Optical brightening of Swift J1753.5-0127 observed with the Faulkes Telescope North
ATel #10075; Ahlam Al Qasim, Aisha AlMannaei, David M. Russell (NYU Abu Dhabi), Fraser Lewis (Faulkes Telescope Project & Astrophysics Research Institute, LJMU), Guobao Zhang, Joseph D. Gelfand (NYU Abu Dhabi)
on 14 Feb 2017; 14:39 UT
Credential Certification: David M. Russell (firstname.lastname@example.org)
Subjects: Optical, X-ray, Binary, Black Hole, Transient
We have continued monitoring Swift J1753.5-0127, the black hole candidate X-ray binary, with the 2-m Faulkes Telescope North after it became once again visible from the ground. Last year, we reported an optical fading of the source towards quiescence (ATel #9708, #9739). Follow-up radio (ATel #9765), X-ray (ATel #9735) and optical (ATel #9741, #9758) observations confirmed the source was very faint compared to the last 11 years.
We report our new magnitudes of the object in the i'-band and the V-band as follows. V = 18.37 +- 0.06; i' = 17.92 +- 0.05 on 30 January 2017 (MJD 57783.7) and V = 17.27 +- 0.05; i' = 16.95 +- 0.02 on 13 February (MJD 57797.6). The latest magnitudes are similar to that before the fading in August 2016; we observe that it is now as bright as it was during July 2016. During the recent brightening, the V-i' color of the source seems to have shifted back to what it originally was before fading away, getting bluer as it has brightened, probably due to an increase in temperature of the accretion disc. The source is 4.0 magnitudes brighter in V-band since it was detected at V = 21.25 +- 0.03 on 8 November 2016 with the Nordic Optical Telescope (ATel #9741).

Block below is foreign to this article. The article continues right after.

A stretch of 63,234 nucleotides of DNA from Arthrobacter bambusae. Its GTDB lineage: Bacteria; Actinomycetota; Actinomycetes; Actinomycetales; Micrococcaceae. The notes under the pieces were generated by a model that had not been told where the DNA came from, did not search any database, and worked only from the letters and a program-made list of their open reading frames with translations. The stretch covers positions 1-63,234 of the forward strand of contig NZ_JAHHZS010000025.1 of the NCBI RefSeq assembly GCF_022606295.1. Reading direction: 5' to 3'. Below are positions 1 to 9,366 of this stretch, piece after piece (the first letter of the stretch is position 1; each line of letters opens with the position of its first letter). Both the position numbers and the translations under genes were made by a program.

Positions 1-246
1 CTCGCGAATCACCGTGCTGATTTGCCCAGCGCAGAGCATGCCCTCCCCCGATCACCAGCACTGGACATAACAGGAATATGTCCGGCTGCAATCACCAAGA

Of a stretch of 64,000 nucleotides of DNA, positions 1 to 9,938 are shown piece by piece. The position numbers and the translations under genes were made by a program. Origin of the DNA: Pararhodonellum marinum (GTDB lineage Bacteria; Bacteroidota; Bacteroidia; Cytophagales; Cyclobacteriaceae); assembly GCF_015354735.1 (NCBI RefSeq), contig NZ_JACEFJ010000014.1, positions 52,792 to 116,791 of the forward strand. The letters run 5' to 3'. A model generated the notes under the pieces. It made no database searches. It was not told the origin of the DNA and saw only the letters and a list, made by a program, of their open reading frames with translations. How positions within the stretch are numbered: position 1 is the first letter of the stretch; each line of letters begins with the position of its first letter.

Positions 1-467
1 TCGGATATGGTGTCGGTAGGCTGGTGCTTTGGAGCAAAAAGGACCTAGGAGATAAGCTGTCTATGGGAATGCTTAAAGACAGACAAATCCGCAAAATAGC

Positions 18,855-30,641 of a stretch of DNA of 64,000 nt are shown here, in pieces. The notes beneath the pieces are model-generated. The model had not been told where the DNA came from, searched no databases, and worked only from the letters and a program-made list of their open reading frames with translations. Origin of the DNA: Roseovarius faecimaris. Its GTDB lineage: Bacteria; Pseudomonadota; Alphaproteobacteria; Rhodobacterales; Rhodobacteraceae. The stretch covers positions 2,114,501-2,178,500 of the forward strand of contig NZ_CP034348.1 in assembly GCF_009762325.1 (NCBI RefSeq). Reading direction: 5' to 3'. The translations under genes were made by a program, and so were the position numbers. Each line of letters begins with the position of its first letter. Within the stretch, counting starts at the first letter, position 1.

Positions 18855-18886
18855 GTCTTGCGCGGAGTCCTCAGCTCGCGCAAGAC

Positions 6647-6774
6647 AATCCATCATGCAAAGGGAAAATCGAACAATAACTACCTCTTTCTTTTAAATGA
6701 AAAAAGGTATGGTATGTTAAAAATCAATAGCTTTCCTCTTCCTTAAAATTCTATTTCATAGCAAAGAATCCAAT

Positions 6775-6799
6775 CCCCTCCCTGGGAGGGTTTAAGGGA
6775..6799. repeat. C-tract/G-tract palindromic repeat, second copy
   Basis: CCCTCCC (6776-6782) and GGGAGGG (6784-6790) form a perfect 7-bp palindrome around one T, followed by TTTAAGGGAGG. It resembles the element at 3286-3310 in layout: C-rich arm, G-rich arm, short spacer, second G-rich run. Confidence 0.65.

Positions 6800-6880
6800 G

The re-brightening exhibits surprising behavior since it was expected to fade into quiescence after its dramatic fading, and perhaps become undetectable. Re-flares are not uncommon in X-ray binary outburst decays, but returning to the previous bright flux level is highly unusual (another case was the neutron star system IGR J00291+5934; Lewis et al. 2010). It is unclear whether the source will continue to brighten, remain steady like it was before the fade, or exhibit flares before fading once more into quiescence. Multi-wavelength observations are encouraged during this time. We are requesting Swift observations spanning the next two weeks. The Faulkes Telescope observations are part of an on-going monitoring campaign of ~ 40 low-mass X-ray binaries (Lewis et al. 2008). This work makes use of observations from the Las Cumbres Observatory (LCO).
Swift J1753.5-0127 Faulkes Telescope light curve